Exciting development: You have a crackerjack idea for a new business, and you’re ready to pursue it. Time to make sure you also have a crackerjack team to make it a success.
Most small business owners don’t possess all the skills it takes to run every aspect of their business, and that’s okay. Maybe you’re a whiz with numbers who can handle all the finances, or you’re a natural sales pro who wins over every potential customer. But chances are, you’ll need help in other areas. That’s where building a great team comes in.
We’ll cover each player you might need so you can decide which roles to recruit.
The Complete Team for Your Small Business
Every business relies on several core functions for long-term success. These include:
- Sales and marketing
- Human resources
Small business owners must make sure each area is covered, ideally by someone with relevant skills who will take accountability.
Keep in mind that people can wear multiple hats, especially at first. You can also outsource to specialized experts. The key is to make sure anyone who manages consultants, vendors or freelancers is qualified to vet, hire and oversee them.
Here’s a look at the key players your small business will need to run smoothly, whether you bring them on as full-time employees or part-time consultants.
1. Visionary leader
To develop and succeed, a new business needs a leader with a strategic vision for its future. As the founder of your small business, that’s likely you. Your role as visionary is to identify the ultimate purpose, focus and future of your business. But it doesn’t end there. You must also clearly communicate those messages to inspire and motivate others to carry out your plans. Leaders must develop a future-focused vision while also executing day-to-day operations to make it happen. Keep that in mind while considering potential business partners who can complement your skills.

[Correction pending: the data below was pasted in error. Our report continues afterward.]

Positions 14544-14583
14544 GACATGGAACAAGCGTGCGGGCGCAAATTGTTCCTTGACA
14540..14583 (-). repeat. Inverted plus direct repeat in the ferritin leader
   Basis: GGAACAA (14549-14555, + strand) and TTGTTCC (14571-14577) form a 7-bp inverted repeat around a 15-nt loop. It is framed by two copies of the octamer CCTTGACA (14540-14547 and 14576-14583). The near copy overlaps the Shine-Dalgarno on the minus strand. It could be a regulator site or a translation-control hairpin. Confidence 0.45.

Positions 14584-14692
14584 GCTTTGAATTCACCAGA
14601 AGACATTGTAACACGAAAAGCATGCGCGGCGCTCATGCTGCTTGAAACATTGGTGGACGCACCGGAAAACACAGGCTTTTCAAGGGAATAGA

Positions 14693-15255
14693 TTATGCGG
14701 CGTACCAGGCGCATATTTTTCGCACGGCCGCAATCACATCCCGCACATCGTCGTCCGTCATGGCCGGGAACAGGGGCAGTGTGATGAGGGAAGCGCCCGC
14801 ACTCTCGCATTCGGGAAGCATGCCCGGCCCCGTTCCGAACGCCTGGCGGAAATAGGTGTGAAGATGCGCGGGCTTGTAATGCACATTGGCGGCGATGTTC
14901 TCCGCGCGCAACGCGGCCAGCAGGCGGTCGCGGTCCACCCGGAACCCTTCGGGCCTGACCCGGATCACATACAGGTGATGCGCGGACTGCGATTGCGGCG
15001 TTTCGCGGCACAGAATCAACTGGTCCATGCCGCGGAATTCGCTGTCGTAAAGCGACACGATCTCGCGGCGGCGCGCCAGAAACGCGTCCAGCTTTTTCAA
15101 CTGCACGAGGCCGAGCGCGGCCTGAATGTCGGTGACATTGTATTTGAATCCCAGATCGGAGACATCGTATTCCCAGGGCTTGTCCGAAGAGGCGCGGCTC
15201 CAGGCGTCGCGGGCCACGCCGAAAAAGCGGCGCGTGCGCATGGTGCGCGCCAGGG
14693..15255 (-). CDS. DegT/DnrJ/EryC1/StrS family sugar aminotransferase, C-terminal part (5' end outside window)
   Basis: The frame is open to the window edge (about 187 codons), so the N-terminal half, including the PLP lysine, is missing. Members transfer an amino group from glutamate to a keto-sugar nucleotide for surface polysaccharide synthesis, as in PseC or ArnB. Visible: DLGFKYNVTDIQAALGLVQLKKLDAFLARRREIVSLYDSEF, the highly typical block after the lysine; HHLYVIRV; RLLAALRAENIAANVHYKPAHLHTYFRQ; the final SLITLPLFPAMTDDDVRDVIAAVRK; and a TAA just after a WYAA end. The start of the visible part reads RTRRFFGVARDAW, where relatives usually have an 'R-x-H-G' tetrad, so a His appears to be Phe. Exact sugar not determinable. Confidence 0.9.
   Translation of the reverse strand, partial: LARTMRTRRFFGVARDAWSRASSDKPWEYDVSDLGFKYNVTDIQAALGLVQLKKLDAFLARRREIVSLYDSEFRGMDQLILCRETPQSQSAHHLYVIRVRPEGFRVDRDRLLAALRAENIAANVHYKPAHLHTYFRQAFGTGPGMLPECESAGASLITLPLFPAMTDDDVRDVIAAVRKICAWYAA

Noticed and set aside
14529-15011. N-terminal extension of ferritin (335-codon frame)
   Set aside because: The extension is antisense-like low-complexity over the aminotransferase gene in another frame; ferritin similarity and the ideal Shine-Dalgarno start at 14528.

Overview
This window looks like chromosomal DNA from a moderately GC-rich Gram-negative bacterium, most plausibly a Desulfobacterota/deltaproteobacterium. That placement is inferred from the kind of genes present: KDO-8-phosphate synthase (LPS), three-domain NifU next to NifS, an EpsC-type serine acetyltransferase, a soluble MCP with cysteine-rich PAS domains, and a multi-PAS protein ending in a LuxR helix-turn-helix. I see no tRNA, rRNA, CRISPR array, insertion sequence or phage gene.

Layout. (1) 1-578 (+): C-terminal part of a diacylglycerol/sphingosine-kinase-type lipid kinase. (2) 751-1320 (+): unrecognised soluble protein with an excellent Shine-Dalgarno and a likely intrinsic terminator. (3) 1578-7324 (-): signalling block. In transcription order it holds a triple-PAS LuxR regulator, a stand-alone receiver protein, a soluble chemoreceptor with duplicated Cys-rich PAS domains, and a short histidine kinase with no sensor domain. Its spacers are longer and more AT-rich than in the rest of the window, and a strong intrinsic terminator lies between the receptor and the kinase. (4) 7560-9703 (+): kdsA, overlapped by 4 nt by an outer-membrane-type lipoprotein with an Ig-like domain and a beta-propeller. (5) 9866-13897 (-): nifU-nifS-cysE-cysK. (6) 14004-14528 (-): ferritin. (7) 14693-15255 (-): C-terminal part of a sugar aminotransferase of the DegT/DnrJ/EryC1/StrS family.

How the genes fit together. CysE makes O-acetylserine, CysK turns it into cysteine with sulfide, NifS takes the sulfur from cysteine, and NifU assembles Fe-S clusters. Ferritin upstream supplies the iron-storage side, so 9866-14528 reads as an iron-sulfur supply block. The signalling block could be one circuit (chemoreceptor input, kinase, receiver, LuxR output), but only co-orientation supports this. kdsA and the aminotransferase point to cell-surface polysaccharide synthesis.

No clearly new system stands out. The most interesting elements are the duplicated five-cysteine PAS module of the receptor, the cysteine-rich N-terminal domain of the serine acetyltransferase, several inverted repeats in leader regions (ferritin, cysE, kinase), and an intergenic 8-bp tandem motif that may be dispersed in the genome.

2. Operations leader
For most businesses, operations encompasses developing, manufacturing and delivering products or services. This can include research and development, logistics, data management, order fulfillment and customer service. These functions are integral to your business, so your operational leader is best kept in house.
Many small business owners start out by handling operations themselves. But as you grow, this may not be sustainable. When recruiting an operations reader, look for an operationally-minded business partner or recruit an employee to lead the function. Search for someone with strong organizational skills and project management experience. The right person will enjoy solving problems and finding streamlined ways to get things done. Bonus points if they also consider how to scale operations as your business grows.
3. Finance leader
Small businesses need someone to plan for taxes, keep a watchful eye on cash flow and procure the right insurance coverage. At large enterprises, these roles roll up to a chief financial officer. While some small businesses can’t afford a CFO’s salary, they should at least use a qualified CPA to manage their accounting. Some choose to hire fractional CFOs who work with several clients. Other small business owners outsource their bookkeeping to independent CPAs or accounting firms. Eventually, you might hire an in-house accounting manager to oversee accounting and payroll, or a controller who can also provide financial reporting and help pursue financing if needed.